Federal Budget Deal Reaffirms Executive Legislative Branch Split in Legalized Medical Marijuana Policy 

Cannabis Industry Alert

February 12, 2017

On February 9, 2018, funding was restored to the federal government through March 23, 2018. The spending legislation is significant for the cannabis industry for two reasons. First, the budget deal extends the Rohrabacher-Blumenauer Amendment, which prohibits the Department of Justice (DOJ) from using federal funds to prevent states from implementing their own cannabis laws that authorize the use, distribution, possession, or cultivation of medical marijuana. Second, it reaffirms a split between the executive and legislative branches regarding federal drug policy.

Over the past year, the Trump administration has signaled that the federal government would begin prosecuting state-regulated medical marijuana businesses, in a significant break from the approach taken by the Obama administration. Under President Barack Obama, Congressional spending bills included a provision that defunded federal drug enforcement of state-legalized medical marijuana activities. In addition, then-Deputy Attorney General James Cole issued a memorandum to all U.S. Attorneys instructing prosecutors to stand down from federal prosecution of marijuana-related activities that would otherwise be legal under state drug laws (the Cole Memo). Similarly, the Treasury Department’s Financial Crimes Enforcement Network (FinCEN) issued guidance to financial institutions permitting them to provide services to marijuana-related businesses as long as they continue to meet their obligations to know their customers and to report possible criminal activity.

A variety of actions in the past year have changed executive branch policy on the issue. On May 5, 2017, President Donald Trump added a signing statement to the spending bill passed at that time that was widely interpreted to mean that he was reserving his right to disregard the federal funding restriction. In January 2018, Attorney General Sessions issued a Department of Justice memorandum instructing full enforcement of federal drug laws, and explicitly rescinding the Cole Memo. Later the same month, the Treasury Department announced that it was reviewing its own FinCEN guidance in light of the Justice Department memorandum.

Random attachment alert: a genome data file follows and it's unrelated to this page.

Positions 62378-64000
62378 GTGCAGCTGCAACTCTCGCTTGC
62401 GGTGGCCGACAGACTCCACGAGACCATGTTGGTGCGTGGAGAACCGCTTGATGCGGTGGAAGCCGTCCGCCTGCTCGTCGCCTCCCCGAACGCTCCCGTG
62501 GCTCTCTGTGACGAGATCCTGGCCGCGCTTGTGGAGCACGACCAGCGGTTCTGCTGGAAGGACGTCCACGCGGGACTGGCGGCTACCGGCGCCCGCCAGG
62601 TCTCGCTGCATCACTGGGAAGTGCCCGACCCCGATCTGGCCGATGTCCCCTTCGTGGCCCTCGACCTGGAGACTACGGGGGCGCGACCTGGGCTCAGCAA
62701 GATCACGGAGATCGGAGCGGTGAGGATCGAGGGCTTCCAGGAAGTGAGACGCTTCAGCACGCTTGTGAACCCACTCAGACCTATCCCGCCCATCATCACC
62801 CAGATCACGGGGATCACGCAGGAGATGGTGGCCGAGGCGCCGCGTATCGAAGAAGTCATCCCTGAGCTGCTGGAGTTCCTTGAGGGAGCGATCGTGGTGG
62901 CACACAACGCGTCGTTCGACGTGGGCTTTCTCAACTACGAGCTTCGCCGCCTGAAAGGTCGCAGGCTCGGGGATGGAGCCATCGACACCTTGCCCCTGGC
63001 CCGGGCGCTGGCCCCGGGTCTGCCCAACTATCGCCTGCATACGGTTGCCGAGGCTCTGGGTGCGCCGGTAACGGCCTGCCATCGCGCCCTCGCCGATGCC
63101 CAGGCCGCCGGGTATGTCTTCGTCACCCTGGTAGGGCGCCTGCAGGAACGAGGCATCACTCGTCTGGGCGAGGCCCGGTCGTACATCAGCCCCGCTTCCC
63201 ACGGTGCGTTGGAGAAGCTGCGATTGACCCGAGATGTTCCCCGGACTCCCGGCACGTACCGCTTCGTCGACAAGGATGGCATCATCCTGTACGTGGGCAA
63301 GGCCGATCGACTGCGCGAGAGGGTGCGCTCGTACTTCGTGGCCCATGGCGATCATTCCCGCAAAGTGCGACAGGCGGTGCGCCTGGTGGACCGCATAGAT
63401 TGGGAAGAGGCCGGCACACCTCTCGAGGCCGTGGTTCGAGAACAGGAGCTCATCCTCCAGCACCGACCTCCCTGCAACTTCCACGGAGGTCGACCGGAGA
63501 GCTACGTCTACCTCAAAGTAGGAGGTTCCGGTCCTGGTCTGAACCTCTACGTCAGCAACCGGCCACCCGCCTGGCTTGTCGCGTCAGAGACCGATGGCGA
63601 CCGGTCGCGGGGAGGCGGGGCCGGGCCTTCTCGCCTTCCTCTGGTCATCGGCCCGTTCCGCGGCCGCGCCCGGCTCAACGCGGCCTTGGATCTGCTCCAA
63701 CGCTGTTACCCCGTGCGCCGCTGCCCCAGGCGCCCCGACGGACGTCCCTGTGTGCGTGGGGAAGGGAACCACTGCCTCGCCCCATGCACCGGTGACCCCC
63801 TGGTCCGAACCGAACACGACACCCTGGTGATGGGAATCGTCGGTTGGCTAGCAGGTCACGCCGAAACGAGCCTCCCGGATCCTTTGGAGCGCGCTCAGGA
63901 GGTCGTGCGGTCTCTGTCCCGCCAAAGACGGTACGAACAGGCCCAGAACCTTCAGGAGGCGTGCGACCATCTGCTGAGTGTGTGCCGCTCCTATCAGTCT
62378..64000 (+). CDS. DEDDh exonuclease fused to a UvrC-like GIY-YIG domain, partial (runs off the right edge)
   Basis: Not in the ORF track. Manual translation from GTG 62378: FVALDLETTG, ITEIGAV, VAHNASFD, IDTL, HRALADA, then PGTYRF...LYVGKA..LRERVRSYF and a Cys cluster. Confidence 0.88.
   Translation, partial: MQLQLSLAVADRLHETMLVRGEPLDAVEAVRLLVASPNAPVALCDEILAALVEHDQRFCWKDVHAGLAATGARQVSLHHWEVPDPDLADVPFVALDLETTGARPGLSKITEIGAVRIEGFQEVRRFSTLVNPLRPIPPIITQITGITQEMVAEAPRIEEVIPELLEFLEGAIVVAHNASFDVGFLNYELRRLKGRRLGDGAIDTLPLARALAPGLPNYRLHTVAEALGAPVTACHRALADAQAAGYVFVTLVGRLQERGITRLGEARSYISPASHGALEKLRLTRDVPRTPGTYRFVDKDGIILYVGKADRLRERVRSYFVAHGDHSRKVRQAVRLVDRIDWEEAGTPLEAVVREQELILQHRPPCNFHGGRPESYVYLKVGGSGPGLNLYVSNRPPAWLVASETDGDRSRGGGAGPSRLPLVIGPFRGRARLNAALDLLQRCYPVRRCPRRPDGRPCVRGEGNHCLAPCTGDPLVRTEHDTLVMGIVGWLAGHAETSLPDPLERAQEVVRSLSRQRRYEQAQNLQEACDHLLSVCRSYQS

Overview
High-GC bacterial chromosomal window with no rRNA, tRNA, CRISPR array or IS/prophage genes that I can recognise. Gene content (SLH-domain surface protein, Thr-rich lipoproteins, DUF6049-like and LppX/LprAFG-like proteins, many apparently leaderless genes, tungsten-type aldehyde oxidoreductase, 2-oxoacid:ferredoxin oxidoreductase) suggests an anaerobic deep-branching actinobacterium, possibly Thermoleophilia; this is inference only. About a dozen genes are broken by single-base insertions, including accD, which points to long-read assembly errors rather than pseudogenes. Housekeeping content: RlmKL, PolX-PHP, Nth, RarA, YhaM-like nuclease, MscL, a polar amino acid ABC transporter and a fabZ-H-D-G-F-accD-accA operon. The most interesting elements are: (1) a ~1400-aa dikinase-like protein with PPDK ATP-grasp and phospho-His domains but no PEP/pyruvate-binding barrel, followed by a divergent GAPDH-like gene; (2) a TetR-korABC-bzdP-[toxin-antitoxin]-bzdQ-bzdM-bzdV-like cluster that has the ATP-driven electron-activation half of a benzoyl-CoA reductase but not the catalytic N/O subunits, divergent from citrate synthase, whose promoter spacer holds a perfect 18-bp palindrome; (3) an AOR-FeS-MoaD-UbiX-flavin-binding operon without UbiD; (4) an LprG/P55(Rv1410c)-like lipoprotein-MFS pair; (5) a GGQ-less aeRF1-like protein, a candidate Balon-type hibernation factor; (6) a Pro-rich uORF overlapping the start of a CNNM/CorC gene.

Against this backdrop, industry followers have watched to see if similar changes would come from Congress. A series of short-term spending bills passed since President Trump took office created uncertainty about the status of federal enforcement in this area. Congressional action affecting the status of the Rohrabacher-Blumenauer Amendment would have the practical effect of reinvigorating federal prosecution of medical marijuana-related activities.

The spending bill signed last week keeps the Rohrabacher-Blumenauer Amendment in place and cannabis businesses can find some comfort in Congress’s continuing limitation on Justice Department funding — at least until March 23, 2018. The new budget deal does not protect recreational marijuana companies in states that have legalized marijuana for that use. It also does not authorize federally insured banks to handle proceeds from medical marijuana companies. This recent action sets the stage for further developments at the federal level, and we will issue further client Alerts as they occur. 

Marijuana is still classified as a Schedule I controlled substance by the U.S. Drug Enforcement Agency, and as such it remains a federal crime to grow, sell and/or use marijuana. Any content contained herein is not intended to provide legal advice to assist with violation of any state or federal law.

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Thomas M. O´Rourke



(215) 665-5585

Nicole H. Sprinzen

Vice Chair, White Collar Defense & Investigations


(202) 471-3451

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If you want to learn more about the issues discussed in this Alert, please contact a member of Cozen O'Connor's Cannabis Industry Team or a member of the firm's White Collar Defense & Investigations practice.